June 13, 2022 In Message, WhatsApp

WhatsApp scam message from ‘son’ leaves grandad £24,000 out of pocket

Nigel Gammon responded to a WhatsApp message pretending to be from his son who lives abroad using a temporary number which asked him to send his credit card details

Nigel Gammon, from Adelaide in Australia, was contacted on WhatsApp by someone pretending to be his son

Nigel Gammon, from Adelaide in Australia, was contacted on WhatsApp by someone pretending to be his son

A grandfather was left £24,000 out of pocket after a scammer pretended to be his son on WhatsApp.

Nigel Gammon, from Adelaide in Australia, regularly uses the encrypted messaging service to stay in contact with his son Jock, who lives in another country.

Two weeks ago Nigel received a message from an unfamiliar number claiming to be Jock, 9news reports.

The message looked and sounded legitimate but was a phishing scam that targets parents with adult children.

“Hi dad. My other phone crashed, but this is my temporary number…” the message read, according to 9news.

“I have a payment that must be paid today. Can you send me a picture from the front and back of your credit card…”





Nigel lost $42,000 after trying to help his son, who lives abroad
(

Image:

9News)

However, after replying the 77-year-old was shocked to later learn that his son had not sent the original message.

“Anyone that gets a message from their son would feel the same way if you can help you do it,” Nigel said.

“I’m very upset about the whole incident, I think my son particularly feels guilty.

“It was one o’clock in the morning over there and I just didn’t want to ring him up, which I should have.”

Police have warned that the “fairly simple” scam is regularly reported, with the criminals behind it using emojis to help establish a rapport with the victim.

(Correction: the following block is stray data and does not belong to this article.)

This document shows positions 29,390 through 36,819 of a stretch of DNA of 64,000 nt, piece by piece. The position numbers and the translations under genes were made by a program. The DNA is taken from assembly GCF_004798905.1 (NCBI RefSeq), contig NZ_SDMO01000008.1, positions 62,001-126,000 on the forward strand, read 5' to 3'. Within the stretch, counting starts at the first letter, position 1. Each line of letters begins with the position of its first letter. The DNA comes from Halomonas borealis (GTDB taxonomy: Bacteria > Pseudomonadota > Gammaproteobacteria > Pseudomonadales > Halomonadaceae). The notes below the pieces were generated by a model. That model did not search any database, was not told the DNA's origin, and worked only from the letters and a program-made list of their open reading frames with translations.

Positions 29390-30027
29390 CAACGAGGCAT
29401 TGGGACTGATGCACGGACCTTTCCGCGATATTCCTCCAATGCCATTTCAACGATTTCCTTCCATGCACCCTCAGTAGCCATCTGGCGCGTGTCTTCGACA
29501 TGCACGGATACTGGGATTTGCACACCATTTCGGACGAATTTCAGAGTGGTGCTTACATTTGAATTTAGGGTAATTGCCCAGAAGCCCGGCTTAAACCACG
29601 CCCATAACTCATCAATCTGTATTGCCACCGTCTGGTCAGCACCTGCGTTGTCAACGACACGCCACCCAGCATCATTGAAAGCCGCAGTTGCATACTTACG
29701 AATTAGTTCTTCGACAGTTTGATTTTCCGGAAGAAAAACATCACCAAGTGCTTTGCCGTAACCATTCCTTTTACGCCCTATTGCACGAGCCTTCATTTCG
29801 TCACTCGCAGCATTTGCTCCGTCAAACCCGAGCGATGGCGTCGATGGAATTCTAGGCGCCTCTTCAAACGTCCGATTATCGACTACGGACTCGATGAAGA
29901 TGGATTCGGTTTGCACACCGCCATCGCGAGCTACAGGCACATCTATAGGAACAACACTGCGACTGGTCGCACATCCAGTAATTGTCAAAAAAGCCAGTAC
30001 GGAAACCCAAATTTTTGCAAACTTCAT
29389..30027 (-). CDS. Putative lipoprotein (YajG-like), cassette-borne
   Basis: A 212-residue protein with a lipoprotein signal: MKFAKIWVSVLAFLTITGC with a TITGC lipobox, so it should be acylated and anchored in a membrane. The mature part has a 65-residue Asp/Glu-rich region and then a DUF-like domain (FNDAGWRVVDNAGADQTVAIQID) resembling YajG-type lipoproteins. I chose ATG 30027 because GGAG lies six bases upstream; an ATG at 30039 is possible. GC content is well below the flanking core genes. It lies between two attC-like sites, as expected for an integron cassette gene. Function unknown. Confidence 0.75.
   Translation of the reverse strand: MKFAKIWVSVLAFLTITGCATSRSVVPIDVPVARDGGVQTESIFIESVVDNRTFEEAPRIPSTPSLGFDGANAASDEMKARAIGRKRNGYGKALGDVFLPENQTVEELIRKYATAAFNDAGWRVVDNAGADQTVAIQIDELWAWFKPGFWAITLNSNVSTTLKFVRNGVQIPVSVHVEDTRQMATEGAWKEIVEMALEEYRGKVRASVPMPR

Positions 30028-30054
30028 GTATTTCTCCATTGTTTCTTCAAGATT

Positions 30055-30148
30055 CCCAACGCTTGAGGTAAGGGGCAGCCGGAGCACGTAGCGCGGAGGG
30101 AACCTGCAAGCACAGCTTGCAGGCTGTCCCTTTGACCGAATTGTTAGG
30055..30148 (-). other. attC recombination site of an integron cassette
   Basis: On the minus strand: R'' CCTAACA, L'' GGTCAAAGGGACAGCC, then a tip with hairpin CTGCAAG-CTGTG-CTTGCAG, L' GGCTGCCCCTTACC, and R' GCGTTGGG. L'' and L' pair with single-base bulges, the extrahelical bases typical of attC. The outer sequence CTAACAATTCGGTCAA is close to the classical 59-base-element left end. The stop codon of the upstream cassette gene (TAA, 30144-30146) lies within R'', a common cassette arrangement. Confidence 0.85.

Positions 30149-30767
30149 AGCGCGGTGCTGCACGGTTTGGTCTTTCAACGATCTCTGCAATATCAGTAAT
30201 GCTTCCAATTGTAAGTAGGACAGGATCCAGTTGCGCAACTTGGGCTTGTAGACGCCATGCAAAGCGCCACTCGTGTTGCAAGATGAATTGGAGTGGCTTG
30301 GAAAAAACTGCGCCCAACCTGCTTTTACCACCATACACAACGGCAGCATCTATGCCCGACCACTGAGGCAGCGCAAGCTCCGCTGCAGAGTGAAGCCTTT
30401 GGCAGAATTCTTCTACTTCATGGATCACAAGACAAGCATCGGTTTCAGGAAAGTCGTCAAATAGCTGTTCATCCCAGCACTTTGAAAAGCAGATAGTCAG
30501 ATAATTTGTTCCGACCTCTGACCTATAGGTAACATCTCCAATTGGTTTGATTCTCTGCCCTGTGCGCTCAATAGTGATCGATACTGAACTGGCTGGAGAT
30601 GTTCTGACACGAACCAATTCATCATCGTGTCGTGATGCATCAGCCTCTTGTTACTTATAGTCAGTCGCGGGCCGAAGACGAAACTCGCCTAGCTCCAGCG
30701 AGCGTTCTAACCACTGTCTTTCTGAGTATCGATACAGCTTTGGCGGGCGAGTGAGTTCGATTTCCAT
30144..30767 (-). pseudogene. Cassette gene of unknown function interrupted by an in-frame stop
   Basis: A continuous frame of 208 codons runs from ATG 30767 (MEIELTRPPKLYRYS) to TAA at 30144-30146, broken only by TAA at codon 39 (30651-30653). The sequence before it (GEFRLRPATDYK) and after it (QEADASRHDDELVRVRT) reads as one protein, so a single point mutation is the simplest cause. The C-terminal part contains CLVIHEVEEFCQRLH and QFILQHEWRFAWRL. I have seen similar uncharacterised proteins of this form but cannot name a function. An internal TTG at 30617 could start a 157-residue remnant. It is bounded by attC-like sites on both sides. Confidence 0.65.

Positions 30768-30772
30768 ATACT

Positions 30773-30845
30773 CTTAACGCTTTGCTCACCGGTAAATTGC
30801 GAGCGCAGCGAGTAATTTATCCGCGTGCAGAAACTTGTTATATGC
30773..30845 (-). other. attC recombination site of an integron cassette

The scammer claimed he was Jock texting Nigel from a new mobile phone number
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Image:

9News)

It is thought that the fraudsters garner information from social media in order to make the messages seem as genuine as possible.

They then pull on the victims’ heartstrings and even maintain the deception after they have received the financial information they require.

“The worst part was when they closed it off they put a heart as a closure,” Nigel said.

In the UK, Government advice is to contact Action Fraud if you have been the victim of a scam in England or Wales, or the police in Scotland.

Suspected email scams can be sent to report@phishing.gov.uk, while text scams can be forwarded to 7726 free of charge.





The fraudster used emojis as part of the scam
(

Image:

9News)

Information on gov.uk states: “Do not give out private information (such as bank details or passwords), reply to text messages, download attachments or click on any links in emails if you’re not sure they’re genuine.

“Contact Action Fraud if you think you’ve lost money or been hacked because of an online scam or fraud and you’re in England or Wales.

“If you’re in Scotland and you’ve lost money because of an online scam or fraud, report the crime to Police Scotland.”

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